Council directs City solicitor to appeal an Aug. 13 court decision in favour of wind energy company wpd Sumac Ridge
KAWARTHA LAKES - Kawartha Lakes council has directed the City's solicitor to appeal a recent court decision in favour of a wind energy company planning to build a mega-wind farm in Manvers Township.
Council discussed the matter in closed session on Tuesday (Sept. 8) and later announced the decision, but there was no disclosure of the potential cost.
The appeal is moving forward after a Superior Court judge decided on Aug. 13 in favour of wpd Sumac Ridge Wind Incorporated in a case involving an access road.
The Court ruled the City had acted in bad faith when council passed “an unwilling host bylaw” in 2014 denying the wind energy company the use of Wild Turkey Road in Manvers Township to access its provincially-approved wind turbine project. The case was heard in April.
The City was ordered to pay $55,000 to wpd, an amount fixed upon and agreed to by both sides prior to the hearing.
The company received provincial approval (called a Renewable Energy Approval or REA) for Sumac Ridge in 2013, and several groups, including Manvers Wind Concerns, launched an appeal through the Environmental Review Tribunal. They lost that appeal earlier this year and are currently awaiting a ministerial decision.
In its application for judicial review, wpd claimed that the City “deliberately frustrated the REA and acted in bad faith in denying wpd the use of a roadway, Wild Turkey Road, which wpd characterizes as the ‘spine’ of the project approved by the Province,” the court document states.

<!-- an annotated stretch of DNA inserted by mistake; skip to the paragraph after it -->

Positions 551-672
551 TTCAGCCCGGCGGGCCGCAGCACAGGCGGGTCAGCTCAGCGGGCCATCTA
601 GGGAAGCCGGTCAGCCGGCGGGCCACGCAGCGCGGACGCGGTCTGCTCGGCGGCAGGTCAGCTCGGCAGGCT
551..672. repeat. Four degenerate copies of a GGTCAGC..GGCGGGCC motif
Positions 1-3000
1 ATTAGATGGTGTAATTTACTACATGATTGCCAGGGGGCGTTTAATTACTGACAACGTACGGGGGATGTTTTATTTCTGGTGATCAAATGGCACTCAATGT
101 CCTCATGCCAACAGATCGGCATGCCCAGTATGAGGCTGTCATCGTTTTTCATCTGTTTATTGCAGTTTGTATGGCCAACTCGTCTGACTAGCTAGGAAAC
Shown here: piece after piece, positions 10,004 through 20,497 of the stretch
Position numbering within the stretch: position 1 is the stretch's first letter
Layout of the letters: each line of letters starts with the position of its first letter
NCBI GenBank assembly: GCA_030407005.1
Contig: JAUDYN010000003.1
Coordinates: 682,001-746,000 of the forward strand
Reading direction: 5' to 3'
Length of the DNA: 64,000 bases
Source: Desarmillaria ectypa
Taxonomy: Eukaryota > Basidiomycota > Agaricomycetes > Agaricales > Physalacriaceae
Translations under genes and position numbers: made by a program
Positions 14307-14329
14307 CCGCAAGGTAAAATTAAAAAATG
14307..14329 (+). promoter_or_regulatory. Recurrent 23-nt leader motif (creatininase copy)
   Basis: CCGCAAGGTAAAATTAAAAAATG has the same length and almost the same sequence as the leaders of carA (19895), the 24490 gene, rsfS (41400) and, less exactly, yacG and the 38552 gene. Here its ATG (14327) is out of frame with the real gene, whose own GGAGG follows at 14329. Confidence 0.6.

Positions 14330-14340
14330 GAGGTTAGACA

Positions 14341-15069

The judge also ruled that the City passed the resolution in a deliberate attempt to keep the Sumac Ridge project from moving forward and that council used its municipal power in bad faith.
On Wednesday (Sept. 9) Ward 16 Coun. Heather Stauble told This Week wpd wants access to Wild Turkey Road, a rough road east of Highway 35 between Ballyduff and Gray roads that leads “right into the Fleetwood Conservation area.”
“It is mainly used for snowmobiling, hiking, riding; it’s very rough and there’s a heavy tree canopy,” she explained. “There is no way you could get an industrial wind turbine down there; you can barely get a pickup truck through.”
She said the road would have to be widened and realigned, including cutting all the trees and brush.
Coun. Stauble said she could not discuss financial details of the appeal as that information remained in closed session, but said it is important because “we can’t have companies coming in here and doing whatever they want to our roads...we spend a lot of money on them.”
She said the City has “municipal money allocated to protect the City’s assets.”
Solicitor Robyn Carlson clarified where the money for the appeal comes from. In an email, she said the City’s operating budget provides for legal expenses, as do other municipalities. If that legal budget is exceeded, council must approve additional funding from another source.
“To fund the appeal in question, Council approved additional funding from the Contingency Reserve. Ultimately this reserve (Contingency Reserve) is funded by surpluses in the operating budget; this could be sourced from property tax but it could be increased user fee money, increased interest income, etc.; there are a variety of sources.”
Several councillors This Week spoke with on Wednesday said they were not at liberty to discuss the potential costs of the appeal, as the discussion was in closed session.
In an email, Mayor Andy Letham said, “The exact cost of an appeal is very hard to nail down. We certainly will not comment when the legal action is ongoing. However, the operating budget, including legal, is public information.”